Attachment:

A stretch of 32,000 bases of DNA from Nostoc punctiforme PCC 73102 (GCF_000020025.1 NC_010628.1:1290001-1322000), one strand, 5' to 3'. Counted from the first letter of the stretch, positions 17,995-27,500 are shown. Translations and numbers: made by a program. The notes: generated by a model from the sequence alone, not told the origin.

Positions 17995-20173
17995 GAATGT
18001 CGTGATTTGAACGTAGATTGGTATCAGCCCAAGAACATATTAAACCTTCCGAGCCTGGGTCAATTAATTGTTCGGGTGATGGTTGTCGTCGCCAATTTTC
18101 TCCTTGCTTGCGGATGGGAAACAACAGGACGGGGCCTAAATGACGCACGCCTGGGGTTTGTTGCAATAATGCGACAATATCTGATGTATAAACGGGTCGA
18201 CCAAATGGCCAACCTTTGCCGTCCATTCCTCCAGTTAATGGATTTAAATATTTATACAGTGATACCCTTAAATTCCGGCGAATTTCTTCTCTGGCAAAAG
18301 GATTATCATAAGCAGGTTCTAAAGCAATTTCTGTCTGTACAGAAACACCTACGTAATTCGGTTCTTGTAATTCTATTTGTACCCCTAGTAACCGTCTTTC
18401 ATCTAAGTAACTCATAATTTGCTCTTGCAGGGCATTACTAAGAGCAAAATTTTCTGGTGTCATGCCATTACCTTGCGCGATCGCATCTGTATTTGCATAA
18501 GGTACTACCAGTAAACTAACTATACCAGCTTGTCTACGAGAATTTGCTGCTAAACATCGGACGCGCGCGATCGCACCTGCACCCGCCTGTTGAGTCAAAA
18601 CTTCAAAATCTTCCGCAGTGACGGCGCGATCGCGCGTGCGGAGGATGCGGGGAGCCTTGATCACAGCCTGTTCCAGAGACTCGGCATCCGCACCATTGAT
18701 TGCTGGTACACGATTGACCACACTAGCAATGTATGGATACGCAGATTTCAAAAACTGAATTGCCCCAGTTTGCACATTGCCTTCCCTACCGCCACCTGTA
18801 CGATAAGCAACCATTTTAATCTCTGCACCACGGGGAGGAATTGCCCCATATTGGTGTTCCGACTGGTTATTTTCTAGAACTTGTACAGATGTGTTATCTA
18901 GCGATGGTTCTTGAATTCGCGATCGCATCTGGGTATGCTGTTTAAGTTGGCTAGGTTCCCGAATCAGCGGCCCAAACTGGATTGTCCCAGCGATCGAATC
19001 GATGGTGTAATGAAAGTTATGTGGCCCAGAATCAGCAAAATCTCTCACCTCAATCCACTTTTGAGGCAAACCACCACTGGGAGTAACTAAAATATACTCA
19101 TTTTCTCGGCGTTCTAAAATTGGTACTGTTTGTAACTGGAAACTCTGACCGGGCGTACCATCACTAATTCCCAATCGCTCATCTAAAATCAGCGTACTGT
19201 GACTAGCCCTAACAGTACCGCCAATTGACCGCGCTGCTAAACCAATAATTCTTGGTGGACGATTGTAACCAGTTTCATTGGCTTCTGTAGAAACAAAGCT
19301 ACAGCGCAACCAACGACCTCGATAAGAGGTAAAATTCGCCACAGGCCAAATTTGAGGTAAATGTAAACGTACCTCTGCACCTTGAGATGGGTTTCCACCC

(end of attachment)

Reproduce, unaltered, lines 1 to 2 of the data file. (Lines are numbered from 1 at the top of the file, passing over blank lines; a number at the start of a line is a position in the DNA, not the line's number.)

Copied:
A stretch of 32,000 bases of DNA from Nostoc punctiforme PCC 73102 (GCF_000020025.1 NC_010628.1:1290001-1322000), one strand, 5' to 3'. Counted from the first letter of the stretch, positions 17,995-27,500 are shown. Translations and numbers: made by a program. The notes: generated by a model from the sequence alone, not told the origin.

Positions 17995-20173